The International Medieval Congress (IMC), the largest academic conference in Great Britain, will be featuring some of the world’s finest medieval minds as they present the advantages yet inevitable dangers of travel in the medieval world.
From 12-15 July, over 1,500 scholars from around the world will gather at the University of Leeds for the eighteenth International Medieval Congress. The IMC is a unique forum for lively discussion and debate on some of the most interesting part of our medieval past. This year’s theme Travel and Exploration has attracted presentations from some of the world’s leading academics. Papers are to be given on a range of topics, from “Early 15th Century Canary Island Cruises”, to “Medieval Masculinity and the Material Culture of Drinking” and even “Bearded Women and Sea Monsters: Reports from the North before 1200.”
Some highlights of the Congress include:
- A talk by Kevin Leahy on the Anglo-Saxon Treasure discovered in Staffordshire and what will be known about its contents by July 2010.
- Felipe Fernández-Armesto argues why world history must encompass maritime history if we are to truly understand the past.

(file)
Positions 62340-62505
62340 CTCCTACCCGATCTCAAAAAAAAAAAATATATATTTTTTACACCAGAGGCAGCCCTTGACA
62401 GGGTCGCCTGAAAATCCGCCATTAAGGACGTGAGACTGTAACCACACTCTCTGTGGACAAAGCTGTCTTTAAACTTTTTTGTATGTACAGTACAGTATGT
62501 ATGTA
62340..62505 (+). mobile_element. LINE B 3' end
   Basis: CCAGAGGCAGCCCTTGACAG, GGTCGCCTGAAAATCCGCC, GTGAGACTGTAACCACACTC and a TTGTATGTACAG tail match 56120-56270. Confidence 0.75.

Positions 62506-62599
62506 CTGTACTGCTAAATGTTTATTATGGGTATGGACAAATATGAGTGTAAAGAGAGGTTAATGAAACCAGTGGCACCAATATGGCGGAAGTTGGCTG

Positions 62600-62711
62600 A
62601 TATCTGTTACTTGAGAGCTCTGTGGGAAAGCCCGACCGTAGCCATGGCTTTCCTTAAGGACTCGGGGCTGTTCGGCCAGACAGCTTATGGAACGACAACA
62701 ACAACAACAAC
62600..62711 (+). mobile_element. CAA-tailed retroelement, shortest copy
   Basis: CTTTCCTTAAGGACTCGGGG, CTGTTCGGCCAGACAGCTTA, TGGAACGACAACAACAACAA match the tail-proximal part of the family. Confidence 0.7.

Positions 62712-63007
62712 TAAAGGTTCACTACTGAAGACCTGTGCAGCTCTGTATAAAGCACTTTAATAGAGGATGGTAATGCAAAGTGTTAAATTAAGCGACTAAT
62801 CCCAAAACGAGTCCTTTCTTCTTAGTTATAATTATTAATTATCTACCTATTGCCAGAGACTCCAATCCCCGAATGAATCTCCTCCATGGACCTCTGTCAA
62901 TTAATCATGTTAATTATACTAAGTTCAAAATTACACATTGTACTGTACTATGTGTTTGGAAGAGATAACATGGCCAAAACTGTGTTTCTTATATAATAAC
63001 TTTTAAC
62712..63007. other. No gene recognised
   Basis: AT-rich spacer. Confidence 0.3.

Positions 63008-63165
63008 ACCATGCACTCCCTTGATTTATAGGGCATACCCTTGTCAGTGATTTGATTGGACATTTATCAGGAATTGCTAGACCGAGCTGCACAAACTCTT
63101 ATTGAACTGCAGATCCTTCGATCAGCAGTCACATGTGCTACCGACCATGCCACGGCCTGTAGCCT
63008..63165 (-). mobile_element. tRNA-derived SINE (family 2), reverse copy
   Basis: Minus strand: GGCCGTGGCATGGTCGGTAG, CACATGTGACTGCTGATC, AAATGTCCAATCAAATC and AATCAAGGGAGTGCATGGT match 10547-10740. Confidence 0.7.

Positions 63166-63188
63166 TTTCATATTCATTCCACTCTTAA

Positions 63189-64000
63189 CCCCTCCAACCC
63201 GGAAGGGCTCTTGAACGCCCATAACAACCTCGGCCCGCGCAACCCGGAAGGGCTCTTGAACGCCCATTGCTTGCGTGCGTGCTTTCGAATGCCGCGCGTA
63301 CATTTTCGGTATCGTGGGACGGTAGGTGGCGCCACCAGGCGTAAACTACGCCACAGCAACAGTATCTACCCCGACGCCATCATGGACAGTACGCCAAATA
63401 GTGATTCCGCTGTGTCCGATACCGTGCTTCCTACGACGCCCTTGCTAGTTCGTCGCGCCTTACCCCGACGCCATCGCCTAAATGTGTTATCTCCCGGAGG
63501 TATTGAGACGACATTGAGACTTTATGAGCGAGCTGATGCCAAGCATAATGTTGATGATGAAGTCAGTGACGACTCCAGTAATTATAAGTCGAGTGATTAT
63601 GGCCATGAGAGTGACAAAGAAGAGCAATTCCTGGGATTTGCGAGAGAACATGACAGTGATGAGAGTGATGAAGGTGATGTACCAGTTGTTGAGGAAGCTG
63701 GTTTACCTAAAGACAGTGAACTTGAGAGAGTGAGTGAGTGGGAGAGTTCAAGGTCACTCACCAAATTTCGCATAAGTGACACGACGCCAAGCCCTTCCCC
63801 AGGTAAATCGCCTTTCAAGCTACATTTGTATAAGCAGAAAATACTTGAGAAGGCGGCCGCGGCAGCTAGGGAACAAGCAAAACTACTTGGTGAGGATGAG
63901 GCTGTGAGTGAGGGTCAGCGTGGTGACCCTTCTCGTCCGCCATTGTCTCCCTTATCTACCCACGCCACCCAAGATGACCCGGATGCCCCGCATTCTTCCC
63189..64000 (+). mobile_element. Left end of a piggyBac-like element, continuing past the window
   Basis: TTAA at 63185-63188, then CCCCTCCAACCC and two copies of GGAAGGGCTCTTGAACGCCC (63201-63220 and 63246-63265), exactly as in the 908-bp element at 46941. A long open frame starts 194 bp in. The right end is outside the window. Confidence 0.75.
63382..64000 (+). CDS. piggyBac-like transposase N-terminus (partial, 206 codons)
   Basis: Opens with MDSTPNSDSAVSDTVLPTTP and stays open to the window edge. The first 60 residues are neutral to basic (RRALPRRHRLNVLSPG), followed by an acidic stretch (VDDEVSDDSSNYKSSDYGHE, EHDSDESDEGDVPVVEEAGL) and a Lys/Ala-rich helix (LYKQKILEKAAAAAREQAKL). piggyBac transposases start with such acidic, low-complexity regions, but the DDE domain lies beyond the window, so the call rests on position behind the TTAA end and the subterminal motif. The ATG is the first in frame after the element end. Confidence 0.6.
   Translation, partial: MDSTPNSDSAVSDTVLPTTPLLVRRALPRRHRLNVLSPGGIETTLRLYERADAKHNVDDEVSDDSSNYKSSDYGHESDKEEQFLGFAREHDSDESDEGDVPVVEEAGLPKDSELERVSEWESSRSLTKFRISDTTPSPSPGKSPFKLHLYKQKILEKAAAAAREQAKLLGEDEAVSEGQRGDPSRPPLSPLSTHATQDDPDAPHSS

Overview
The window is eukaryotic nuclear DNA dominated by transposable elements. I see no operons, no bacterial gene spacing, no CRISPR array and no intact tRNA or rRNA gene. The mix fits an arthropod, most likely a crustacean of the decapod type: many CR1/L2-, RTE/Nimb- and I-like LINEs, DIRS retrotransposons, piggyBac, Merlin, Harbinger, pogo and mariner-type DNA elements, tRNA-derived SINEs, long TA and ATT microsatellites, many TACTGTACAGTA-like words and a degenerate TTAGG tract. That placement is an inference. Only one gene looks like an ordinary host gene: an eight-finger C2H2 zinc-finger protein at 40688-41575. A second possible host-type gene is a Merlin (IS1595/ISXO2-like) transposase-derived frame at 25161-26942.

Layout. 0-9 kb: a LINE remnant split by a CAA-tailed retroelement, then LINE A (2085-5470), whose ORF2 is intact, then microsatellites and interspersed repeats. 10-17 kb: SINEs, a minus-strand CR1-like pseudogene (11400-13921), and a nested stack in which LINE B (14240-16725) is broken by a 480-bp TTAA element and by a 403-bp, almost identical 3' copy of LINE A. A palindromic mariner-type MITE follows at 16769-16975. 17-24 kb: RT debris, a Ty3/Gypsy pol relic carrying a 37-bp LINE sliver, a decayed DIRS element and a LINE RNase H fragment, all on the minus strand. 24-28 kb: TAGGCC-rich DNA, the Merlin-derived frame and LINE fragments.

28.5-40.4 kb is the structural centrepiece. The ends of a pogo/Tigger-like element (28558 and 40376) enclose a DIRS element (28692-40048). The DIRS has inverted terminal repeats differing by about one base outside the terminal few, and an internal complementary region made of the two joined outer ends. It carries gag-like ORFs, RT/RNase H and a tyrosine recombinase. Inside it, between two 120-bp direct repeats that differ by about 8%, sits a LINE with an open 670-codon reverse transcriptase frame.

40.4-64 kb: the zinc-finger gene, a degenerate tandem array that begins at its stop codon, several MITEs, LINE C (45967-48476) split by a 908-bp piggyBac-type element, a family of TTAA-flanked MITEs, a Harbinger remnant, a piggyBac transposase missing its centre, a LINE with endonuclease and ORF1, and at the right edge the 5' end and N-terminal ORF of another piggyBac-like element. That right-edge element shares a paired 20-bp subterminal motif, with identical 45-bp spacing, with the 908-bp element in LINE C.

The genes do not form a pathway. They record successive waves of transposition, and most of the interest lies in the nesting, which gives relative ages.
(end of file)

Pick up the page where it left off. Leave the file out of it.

- A lecture by Michael McCormick on the missi dominici, a set of medieval documents which offer the most detailed statistical portrait of any Christian church province before the Domesday Book.
This year’s keynote address will be given by Patrick Gautier Dalché (Ecole Practique des Hautes Etudes, Paris), who will discuss the multiple functions of maps, and Dionisius Agius (University of Exeter), who will try to explain why people in Medieval Islam took the sea despite its dangers.
In addition to the academic papers, there will be a series of performances, fairs and workshops.
One of the poplar notions of medieval life was that it was very insular. However, the medieval world around people was full of international flavour. “The core of the world as we know it was discovered in the later Middle Ages,” says Axel Muller, Director of the IMC. “A common perception is that people stayed at home and eek-ed out their miserable existence with local produce. But how come that the Vale of York hoard contains coins from as far away as Samarkand, Afghanistan and Russia, held together in a vessel from France or Germany? Many spices, such as pepper, cinnamon, nutmeg and ginger from far-away lands were well known and used in 14th century England – even in non-royal households.”
A full programme of events is available at http://www.leeds.ac.uk/ims/imc/. For more information, tickets for special events or other inquiries, call the IMC office on 0113 343 3614.
Source: International Medieval Congress